Mirza Raiullah Baig, Sayed Wasif Gillani and Sayed Azhar Sayed Sulaiman, University Saints Malysia (USM), Malysia
Devakonda Radha Krishna, Kakatiya University, India
K. Narayan, Mahatma Gandhi Memorial General Hospital, India
Abstract: Diabetic nephropathy has become a highly prevalent health problem in the poor patients. Left untreated, it progresses inexorably to greater levels of severity at variable rates. The aim of this study was to assess primary care processes and clinical characteristics of nephropathy with type2 diabetes in representative sample of Warangal city in south-east India who were receiving their routine treatment in government hospital. A structured questionnaire was used to obtain details on demography, occupation, family income, medical history, depression, physical activity, dietary pattern, laboratory test which includes blood glucose test, blood pressure, microalbuminuria test, etc. The prevalence of diabetic nephropathy in poor patients was found to be 17.14%. The first analysis was carried out using occupation and employment status as a marker for socio-economic status. About 80.6% and 69.9% patients were uneducated and unemployed respectively. Those who are employed, 88.3% of them had a monthly income of <100 US$. The frequency table for gender showed 59.2% of female patients with diabetic nephropathy. The study has revealed many risk factors found in these poor patients associated with the treatment adherence of diabetic nephropathy and were compared with the progression of microalbuminuria, which includes intake of crude alcohol & animal protein, tobacco chewing, smoking, poverty, poor medicine compliance. The treatment regimen in these patients showed a significant decrease of P< 0.05 in microalbuminuria with antihypertensive drugs like ACE Inhibitors and antidiabetic drugs like glibenclamide. These preliminary data suggest that prevalence of diabetic nephropathy in poor patients is increased due to lack of patient care and reduced quality of life. The data can be used as an excellent tool for local quality improvement and to advice the government on diabetic care in poor patients.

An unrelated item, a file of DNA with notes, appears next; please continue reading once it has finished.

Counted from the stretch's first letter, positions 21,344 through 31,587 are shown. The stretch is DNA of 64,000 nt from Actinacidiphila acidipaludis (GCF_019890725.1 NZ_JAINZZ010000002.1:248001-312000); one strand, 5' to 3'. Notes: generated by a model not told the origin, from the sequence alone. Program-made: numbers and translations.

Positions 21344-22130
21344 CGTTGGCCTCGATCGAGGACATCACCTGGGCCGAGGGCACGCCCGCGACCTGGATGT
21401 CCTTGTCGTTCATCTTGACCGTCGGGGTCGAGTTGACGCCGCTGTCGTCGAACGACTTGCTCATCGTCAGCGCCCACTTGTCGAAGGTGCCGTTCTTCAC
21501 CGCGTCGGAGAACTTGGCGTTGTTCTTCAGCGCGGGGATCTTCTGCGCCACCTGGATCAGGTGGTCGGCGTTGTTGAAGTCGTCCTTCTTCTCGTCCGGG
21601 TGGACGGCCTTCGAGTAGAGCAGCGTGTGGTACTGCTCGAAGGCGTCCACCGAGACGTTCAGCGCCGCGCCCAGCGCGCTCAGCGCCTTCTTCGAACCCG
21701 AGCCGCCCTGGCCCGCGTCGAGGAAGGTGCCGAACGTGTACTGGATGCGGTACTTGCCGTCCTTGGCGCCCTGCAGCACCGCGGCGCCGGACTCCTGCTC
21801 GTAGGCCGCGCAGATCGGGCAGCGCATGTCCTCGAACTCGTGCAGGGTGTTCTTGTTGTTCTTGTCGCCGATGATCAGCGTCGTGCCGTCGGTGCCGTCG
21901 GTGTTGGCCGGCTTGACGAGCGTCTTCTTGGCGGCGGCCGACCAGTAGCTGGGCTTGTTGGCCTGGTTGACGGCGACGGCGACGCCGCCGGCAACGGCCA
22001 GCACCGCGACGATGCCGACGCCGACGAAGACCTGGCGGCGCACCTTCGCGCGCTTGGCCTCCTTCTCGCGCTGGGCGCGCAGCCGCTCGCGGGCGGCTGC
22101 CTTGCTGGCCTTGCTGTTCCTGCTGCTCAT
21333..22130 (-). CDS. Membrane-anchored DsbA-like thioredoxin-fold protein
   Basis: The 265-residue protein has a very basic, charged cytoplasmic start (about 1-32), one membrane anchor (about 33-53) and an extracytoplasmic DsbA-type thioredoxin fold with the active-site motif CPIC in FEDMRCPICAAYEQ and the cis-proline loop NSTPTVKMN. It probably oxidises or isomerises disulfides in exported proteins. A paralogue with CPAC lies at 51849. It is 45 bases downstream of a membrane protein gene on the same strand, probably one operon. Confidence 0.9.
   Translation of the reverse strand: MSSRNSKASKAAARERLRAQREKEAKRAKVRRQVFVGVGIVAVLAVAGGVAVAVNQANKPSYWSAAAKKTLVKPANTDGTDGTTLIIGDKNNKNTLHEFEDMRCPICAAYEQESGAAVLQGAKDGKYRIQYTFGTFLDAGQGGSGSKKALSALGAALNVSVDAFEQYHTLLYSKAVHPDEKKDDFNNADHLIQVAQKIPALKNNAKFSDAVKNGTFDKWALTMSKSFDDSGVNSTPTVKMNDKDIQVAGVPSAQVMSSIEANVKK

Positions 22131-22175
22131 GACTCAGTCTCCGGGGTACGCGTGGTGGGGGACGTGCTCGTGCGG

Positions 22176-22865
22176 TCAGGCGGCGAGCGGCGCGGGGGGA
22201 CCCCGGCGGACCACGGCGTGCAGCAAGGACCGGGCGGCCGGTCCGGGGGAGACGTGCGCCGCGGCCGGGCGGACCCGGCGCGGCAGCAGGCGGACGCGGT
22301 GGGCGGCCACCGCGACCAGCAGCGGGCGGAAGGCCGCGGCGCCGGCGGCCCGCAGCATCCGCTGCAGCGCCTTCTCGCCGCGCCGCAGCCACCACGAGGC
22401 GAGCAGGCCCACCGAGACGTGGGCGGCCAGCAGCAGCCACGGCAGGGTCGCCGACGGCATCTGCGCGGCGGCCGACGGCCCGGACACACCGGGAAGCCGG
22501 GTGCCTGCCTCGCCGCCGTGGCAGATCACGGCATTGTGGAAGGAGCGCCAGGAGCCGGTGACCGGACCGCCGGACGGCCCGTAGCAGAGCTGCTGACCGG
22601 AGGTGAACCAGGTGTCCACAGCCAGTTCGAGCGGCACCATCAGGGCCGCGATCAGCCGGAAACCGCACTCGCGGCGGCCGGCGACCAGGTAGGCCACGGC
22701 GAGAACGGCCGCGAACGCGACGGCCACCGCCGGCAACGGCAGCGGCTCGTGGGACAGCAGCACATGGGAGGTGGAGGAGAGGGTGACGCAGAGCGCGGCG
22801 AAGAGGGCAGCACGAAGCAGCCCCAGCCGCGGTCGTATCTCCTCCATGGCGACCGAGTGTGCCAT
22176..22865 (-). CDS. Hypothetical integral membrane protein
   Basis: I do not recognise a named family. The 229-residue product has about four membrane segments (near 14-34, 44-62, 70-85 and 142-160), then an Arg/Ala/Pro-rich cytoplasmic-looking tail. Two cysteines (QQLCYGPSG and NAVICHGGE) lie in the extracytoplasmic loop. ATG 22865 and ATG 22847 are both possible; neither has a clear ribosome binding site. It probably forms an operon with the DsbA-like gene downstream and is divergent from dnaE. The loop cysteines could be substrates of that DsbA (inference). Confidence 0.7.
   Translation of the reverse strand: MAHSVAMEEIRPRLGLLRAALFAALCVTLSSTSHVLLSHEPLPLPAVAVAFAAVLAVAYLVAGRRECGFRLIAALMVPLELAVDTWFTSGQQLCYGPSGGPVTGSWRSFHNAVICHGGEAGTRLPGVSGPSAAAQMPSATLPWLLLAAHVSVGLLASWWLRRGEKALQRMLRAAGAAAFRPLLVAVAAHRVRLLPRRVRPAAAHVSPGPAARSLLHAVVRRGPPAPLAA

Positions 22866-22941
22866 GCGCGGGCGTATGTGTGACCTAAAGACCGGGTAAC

Keywords: Diabetic nephropathy; Microalbuminuria; Poor patients; Medicine compliance